While in the service there were numerous opportunities to advance my education. Basic training was educational as well as the training received to be a medical corpsman. When school was out in June, I applied for training as an x-ray technician and was accepted. This training was for five months, and during the war that seemed like a lifetime, so Vivian, my high school sweetheart, and I got married. How the war upset married life will be explained in the next chapter.

After becoming a certified Roentgenoligist Technologist (according to the diploma), my assignment was to a brand new ship, which immediately went to sea where I remained until the war ended. The ship was the USS Cleburne, a troop carrier. We had an extra large sick bay with two doctors and a dentist. My primary responsibility was the dark room and the portable x-ray machine. We were supposed to haul troops into battle, and when they went ashore, one doctor and half the corpsmen were to go ashore and set up a first aid station. Injured people were to be sent back to the ship where we would take care of them. Actually the war ended before we ever had to do this, but we were set up with an extra large staff of corpsmen and doctors. The result was that we had lots of spare time.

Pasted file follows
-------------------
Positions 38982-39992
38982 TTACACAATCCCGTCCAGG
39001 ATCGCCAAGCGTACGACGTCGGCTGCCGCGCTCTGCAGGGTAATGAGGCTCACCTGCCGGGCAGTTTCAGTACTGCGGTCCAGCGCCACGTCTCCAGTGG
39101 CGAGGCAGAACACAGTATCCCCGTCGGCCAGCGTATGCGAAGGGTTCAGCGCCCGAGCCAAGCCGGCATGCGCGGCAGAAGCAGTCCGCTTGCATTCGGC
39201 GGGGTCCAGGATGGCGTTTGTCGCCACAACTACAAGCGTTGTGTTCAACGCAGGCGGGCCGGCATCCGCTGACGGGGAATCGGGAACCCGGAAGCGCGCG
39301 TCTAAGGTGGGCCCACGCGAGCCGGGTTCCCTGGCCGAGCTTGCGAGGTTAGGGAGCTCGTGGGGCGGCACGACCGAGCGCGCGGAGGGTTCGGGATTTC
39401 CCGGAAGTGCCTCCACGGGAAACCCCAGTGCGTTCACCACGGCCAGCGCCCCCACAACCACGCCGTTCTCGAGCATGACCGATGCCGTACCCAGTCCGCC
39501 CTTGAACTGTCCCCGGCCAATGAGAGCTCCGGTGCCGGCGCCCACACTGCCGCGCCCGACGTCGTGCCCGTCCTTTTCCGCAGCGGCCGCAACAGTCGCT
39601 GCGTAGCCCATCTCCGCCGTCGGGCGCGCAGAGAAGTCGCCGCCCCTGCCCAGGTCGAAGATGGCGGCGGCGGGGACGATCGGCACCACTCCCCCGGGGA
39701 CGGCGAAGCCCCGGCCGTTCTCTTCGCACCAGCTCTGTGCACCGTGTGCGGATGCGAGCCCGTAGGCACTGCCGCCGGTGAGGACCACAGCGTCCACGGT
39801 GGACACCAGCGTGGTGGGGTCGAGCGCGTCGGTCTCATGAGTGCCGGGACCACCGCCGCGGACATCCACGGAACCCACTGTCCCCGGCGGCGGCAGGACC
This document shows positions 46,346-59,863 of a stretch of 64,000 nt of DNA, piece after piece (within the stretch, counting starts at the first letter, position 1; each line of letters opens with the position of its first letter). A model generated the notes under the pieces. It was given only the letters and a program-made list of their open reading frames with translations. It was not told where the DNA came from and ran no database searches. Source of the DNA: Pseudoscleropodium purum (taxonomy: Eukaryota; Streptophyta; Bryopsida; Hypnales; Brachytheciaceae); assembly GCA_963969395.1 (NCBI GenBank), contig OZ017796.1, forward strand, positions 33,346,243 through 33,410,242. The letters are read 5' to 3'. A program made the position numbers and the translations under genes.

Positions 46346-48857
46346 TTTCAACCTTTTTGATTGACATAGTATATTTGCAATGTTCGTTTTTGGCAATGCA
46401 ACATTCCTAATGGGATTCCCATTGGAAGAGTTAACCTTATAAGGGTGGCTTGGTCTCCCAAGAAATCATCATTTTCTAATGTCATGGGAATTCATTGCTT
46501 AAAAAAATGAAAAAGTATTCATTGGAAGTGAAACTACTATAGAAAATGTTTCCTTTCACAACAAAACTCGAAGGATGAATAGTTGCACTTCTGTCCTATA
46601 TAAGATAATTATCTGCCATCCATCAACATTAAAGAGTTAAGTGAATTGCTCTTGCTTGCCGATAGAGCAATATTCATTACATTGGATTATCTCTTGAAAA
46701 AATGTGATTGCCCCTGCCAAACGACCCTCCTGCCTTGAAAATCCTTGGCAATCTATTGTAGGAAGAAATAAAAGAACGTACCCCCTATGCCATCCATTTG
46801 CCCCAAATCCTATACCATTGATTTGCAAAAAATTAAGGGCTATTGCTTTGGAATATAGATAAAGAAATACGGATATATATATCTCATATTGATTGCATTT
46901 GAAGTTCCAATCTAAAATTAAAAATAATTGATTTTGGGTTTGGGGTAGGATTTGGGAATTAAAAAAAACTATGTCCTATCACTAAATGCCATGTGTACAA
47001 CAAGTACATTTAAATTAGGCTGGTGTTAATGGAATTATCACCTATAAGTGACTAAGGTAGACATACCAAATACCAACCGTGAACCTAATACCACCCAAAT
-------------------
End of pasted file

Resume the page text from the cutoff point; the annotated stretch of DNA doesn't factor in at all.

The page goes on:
Since time was plentiful, I decided to take a correspondence course from Moody Bible Institute. My choice was The Schofield Bible Correspondence Course, which consisted of an in-depth study of the entire Bible plus a section on Bible doctrine. There were three textbooks and a large notebook full of lessons. Research had to be done to fill out the answers to detailed lessons. When finished, the lessons were mailed to Moody Bible Institute and someone there corrected my work and assigned a grade. Most of these lessons were done in the South Pacific where it was hot so some of the papers were stained with sweat from my arms. Necessary books for research were a Bible concordance, Bible dictionary, and some other books. The problem was--where to keep this stack of books? Every time we had an inspection they said they had to be removed. There was an empty drawer in the dark room large enough to hold them. The books were put in that drawer with a sign, “DO NOT OPEN IN THE LIGHT,” and from then on the problem was solved. My conscience bothered me for a little, about being deceptive, but not for very long. After all, David pretended to be crazy when he really wasn’t.